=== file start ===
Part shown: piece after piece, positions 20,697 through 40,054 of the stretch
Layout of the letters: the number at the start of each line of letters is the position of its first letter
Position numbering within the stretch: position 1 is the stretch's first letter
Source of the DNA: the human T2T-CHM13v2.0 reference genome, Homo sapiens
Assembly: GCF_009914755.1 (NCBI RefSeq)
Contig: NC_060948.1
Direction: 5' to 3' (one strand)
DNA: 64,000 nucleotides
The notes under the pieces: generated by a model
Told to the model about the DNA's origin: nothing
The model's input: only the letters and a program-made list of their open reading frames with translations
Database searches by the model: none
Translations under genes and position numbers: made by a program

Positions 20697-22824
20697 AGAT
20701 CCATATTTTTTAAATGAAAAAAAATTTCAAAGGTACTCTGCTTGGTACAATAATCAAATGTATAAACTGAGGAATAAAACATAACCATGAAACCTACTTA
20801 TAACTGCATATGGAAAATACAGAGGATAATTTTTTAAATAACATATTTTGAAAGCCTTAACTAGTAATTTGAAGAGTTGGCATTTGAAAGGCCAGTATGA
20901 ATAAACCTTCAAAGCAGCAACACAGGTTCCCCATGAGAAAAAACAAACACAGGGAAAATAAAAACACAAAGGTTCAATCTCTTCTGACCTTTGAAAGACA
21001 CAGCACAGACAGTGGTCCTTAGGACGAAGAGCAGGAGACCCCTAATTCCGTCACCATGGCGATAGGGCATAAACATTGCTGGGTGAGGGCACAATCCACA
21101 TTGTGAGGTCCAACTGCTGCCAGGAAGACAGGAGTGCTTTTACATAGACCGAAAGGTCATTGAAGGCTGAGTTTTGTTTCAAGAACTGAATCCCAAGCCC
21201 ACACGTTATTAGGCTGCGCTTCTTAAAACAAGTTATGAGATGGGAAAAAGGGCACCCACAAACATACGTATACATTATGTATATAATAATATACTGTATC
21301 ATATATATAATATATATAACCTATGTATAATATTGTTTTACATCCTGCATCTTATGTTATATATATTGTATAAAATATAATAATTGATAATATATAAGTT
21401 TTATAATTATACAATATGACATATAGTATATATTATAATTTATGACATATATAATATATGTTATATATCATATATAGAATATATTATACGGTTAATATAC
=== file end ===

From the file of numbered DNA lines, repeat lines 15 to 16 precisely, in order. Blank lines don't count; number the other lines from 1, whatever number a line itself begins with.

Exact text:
20697 AGAT
20701 CCATATTTTTTAAATGAAAAAAAATTTCAAAGGTACTCTGCTTGGTACAATAATCAAATGTATAAACTGAGGAATAAAACATAACCATGAAACCTACTTA